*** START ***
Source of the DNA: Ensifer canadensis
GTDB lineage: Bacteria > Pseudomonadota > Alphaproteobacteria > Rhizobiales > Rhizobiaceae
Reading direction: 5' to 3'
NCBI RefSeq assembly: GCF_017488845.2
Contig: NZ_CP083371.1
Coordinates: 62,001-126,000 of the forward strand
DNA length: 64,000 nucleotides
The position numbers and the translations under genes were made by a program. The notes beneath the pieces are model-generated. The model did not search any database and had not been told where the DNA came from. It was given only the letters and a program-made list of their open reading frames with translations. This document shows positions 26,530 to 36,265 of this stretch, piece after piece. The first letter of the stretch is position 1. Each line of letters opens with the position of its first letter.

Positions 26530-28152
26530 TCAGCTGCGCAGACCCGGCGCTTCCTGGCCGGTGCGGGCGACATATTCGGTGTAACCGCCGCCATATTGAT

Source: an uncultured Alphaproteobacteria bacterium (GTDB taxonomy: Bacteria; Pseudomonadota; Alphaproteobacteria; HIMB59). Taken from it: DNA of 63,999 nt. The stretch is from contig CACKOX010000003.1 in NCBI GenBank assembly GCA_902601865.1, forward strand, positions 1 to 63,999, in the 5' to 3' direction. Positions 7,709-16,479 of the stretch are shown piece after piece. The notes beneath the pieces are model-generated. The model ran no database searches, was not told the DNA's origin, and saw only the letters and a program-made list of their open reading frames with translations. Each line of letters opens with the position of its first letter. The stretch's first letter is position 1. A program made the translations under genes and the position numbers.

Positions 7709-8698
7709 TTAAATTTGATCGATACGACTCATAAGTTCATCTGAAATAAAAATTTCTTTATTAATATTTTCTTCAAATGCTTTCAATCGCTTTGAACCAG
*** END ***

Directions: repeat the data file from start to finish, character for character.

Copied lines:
Source of the DNA: Ensifer canadensis
GTDB lineage: Bacteria > Pseudomonadota > Alphaproteobacteria > Rhizobiales > Rhizobiaceae
Reading direction: 5' to 3'
NCBI RefSeq assembly: GCF_017488845.2
Contig: NZ_CP083371.1
Coordinates: 62,001-126,000 of the forward strand
DNA length: 64,000 nucleotides
The position numbers and the translations under genes were made by a program. The notes beneath the pieces are model-generated. The model did not search any database and had not been told where the DNA came from. It was given only the letters and a program-made list of their open reading frames with translations. This document shows positions 26,530 to 36,265 of this stretch, piece after piece. The first letter of the stretch is position 1. Each line of letters opens with the position of its first letter.

Positions 26530-28152
26530 TCAGCTGCGCAGACCCGGCGCTTCCTGGCCGGTGCGGGCGACATATTCGGTGTAACCGCCGCCATATTGAT

Source: an uncultured Alphaproteobacteria bacterium (GTDB taxonomy: Bacteria; Pseudomonadota; Alphaproteobacteria; HIMB59). Taken from it: DNA of 63,999 nt. The stretch is from contig CACKOX010000003.1 in NCBI GenBank assembly GCA_902601865.1, forward strand, positions 1 to 63,999, in the 5' to 3' direction. Positions 7,709-16,479 of the stretch are shown piece after piece. The notes beneath the pieces are model-generated. The model ran no database searches, was not told the DNA's origin, and saw only the letters and a program-made list of their open reading frames with translations. Each line of letters opens with the position of its first letter. The stretch's first letter is position 1. A program made the translations under genes and the position numbers.

Positions 7709-8698
7709 TTAAATTTGATCGATACGACTCATAAGTTCATCTGAAATAAAAATTTCTTTATTAATATTTTCTTCAAATGCTTTCAATCGCTTTGAACCAG